Origination Issues in Commercial Servicing: Communication Is Vital, Panel Says

(From left: David Harrison, Kristie Alvelo, Mike Morey, Michael Tanner and Heather Wright, by Anneliese Mahoney)

NEW ORLEANS–Making sure originators and servicers are on the same page–on a variety of topics–is helpful to avoid issues down the road, panelists said during a discussion at the Mortgage Bankers Association Commercial/Multifamily Finance Servicing and Technology Conference May 21.

When asked to list the main origination-based issues that affect the loan servicing process, the panelists quickly cited various blunders or problems related to communication.

“When documents do not say what the borrower thinks they say and we have to help interpret,” said Kristie Alvelo, Senior Vice President of Servicing Special Requests, Berkadia, New York.

“It’s also communication and managing everyone’s expectations on both sides all the time,” said Mike Morey, Vice President and Managing Director, StanCorp Mortgage Investors, Hillsboro, Ore.

“The originators [are] in the deal so much longer before the file gets [put] on the servicers’ desk, there’s all these side conversations and other sorts of agreements that have gone on or weren’t even documented, or handshakes. And then no one bothered to tell the servicing side what was going on,” added Michael Tanner, President of Pacific Southwest Realty Services, San Diego.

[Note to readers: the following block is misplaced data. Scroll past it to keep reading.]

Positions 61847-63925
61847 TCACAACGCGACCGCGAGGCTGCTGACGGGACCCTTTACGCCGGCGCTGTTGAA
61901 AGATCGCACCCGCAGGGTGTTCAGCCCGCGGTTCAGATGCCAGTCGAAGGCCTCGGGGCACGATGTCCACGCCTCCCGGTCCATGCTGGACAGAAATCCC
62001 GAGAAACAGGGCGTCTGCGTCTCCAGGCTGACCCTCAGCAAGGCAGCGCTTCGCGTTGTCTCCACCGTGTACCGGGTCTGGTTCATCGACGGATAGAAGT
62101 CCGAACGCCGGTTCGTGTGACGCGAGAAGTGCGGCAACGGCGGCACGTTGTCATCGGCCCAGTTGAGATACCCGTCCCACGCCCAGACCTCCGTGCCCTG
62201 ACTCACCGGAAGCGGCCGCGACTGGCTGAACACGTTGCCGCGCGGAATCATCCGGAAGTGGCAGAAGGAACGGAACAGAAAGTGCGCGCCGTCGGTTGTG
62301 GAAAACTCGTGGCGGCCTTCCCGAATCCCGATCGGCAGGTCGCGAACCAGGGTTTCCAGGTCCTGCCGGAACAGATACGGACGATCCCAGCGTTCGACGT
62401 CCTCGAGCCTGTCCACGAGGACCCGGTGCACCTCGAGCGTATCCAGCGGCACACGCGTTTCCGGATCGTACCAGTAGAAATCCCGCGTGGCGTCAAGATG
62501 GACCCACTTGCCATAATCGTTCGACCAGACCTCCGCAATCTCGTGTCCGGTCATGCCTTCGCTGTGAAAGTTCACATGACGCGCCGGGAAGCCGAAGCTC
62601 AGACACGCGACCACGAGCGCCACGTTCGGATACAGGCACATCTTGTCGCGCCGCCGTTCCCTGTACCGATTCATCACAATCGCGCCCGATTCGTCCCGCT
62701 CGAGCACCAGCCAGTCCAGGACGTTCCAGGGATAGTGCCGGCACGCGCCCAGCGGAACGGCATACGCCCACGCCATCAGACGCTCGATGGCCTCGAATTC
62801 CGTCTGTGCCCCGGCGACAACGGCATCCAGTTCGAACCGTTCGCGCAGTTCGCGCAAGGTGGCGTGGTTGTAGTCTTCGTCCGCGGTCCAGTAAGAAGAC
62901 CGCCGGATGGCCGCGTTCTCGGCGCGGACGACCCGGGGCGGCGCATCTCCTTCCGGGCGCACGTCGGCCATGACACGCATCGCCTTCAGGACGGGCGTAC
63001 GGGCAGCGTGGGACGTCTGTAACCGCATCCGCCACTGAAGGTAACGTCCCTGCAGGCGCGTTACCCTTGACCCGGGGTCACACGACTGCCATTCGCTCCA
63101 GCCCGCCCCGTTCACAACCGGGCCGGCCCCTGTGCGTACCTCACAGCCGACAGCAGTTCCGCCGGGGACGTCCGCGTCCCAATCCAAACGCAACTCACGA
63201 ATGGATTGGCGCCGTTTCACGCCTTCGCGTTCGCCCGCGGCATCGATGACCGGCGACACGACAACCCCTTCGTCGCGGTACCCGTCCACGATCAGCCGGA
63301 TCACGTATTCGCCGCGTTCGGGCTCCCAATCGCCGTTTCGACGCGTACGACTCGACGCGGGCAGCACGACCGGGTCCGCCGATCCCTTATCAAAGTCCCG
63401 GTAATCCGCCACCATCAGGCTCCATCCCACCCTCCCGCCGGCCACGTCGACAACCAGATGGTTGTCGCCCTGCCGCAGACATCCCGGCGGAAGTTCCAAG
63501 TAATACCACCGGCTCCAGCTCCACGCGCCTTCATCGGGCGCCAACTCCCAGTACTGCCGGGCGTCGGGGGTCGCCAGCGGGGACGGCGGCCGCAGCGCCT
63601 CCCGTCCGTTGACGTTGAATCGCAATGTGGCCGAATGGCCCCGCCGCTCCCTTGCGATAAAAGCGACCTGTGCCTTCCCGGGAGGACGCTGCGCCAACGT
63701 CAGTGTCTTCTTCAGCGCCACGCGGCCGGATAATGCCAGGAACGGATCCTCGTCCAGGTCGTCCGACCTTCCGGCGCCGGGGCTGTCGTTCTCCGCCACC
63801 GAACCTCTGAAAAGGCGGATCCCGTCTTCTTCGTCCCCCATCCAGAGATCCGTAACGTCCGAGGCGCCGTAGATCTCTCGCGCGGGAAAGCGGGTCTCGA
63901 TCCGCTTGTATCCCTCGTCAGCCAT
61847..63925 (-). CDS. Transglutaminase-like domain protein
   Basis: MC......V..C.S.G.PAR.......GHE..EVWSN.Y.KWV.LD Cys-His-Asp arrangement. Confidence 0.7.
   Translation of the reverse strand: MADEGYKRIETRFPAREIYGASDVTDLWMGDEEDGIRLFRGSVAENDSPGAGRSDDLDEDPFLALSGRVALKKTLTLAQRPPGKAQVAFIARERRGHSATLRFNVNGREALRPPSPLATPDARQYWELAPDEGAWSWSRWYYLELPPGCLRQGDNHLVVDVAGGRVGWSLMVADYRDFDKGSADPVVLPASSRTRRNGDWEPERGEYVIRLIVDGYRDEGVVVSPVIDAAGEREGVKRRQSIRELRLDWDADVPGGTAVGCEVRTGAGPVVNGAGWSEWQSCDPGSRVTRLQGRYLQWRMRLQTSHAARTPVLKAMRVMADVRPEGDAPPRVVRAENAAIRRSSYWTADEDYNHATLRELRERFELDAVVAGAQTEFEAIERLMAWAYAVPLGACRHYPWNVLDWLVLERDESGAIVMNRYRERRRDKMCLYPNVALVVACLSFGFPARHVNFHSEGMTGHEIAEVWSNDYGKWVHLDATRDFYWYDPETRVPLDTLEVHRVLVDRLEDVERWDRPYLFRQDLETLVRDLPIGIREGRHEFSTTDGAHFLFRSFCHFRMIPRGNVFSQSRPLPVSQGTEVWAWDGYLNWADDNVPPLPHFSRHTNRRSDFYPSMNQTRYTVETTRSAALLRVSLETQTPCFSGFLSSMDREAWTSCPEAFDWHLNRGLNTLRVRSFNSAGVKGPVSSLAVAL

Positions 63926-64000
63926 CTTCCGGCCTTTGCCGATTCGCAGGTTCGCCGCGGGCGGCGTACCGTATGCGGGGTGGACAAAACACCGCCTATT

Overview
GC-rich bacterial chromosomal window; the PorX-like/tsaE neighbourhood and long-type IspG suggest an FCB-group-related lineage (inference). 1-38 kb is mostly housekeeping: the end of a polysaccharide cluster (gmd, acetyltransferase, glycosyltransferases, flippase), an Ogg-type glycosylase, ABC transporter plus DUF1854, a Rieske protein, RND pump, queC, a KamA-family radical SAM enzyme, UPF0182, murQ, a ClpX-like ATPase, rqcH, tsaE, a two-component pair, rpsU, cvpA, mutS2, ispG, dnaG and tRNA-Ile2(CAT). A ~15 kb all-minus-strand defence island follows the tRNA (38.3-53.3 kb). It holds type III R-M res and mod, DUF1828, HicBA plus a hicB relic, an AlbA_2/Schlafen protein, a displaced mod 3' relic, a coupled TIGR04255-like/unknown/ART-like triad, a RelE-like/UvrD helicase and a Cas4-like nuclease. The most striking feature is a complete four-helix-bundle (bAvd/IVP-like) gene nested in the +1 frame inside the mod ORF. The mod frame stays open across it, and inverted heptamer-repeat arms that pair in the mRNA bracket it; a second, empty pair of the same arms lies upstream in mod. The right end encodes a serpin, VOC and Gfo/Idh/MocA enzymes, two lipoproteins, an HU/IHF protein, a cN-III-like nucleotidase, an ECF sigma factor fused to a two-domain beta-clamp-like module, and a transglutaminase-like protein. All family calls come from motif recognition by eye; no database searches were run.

Tanner, who noted that he originally comes from the originations side, said part of the problem can come from games of telephone internally or when different functions of the business might use different language or terminology.

“I think the biggest thing I see is there’s no proactive communication,” said Heather Wright, a Partner at Bradley, Birmingham, Ala. She said she sees people trying to solve for problems that have already happened, instead of proactively trying to identify issues before they appear.

Tanner noted the value in each side understanding each perspective. “The more we understand each side of the role and how they’re viewing things, it does make a difference,” Tanner said.

Among other challenges, the panel touched on the current environment and managing distressed loans.

David Harrison, Chief Operating Officer, Midland Loan Services, Overland Park, Kan., noted managing distressed loans now is different than it was in the great financial crisis and even during COVID, in part because many in the industry expected some relief from interest rates earlier this year. But that relief hasn’t come yet, and projections have changed fairly significantly.

“The first real challenge is the fact that we don’t have anybody really left that was around during the great financial crisis that operated on workouts,” Morey noted, stressing the importance of institutional knowledge.

Alvelo again pointed to both the importance of communication and being proactive. “My role is to not get them into special servicing. And we need a proactive approach of smelling out the issues through heavy surveillance and getting the originators involved if necessary,” she said.

However, Alvelo, and the other panelists, noted that there’s obviously some differences in approach depending on various factors, such as CMBS deals.

When it comes to other current challenges, such as insurance, Wright noted that further communication can–again–be helpful.

 “I do think there’s a lot more we can do with educating loan officers on insurance, what the role of insurance is, so they can communicate that with a borrower,” she said.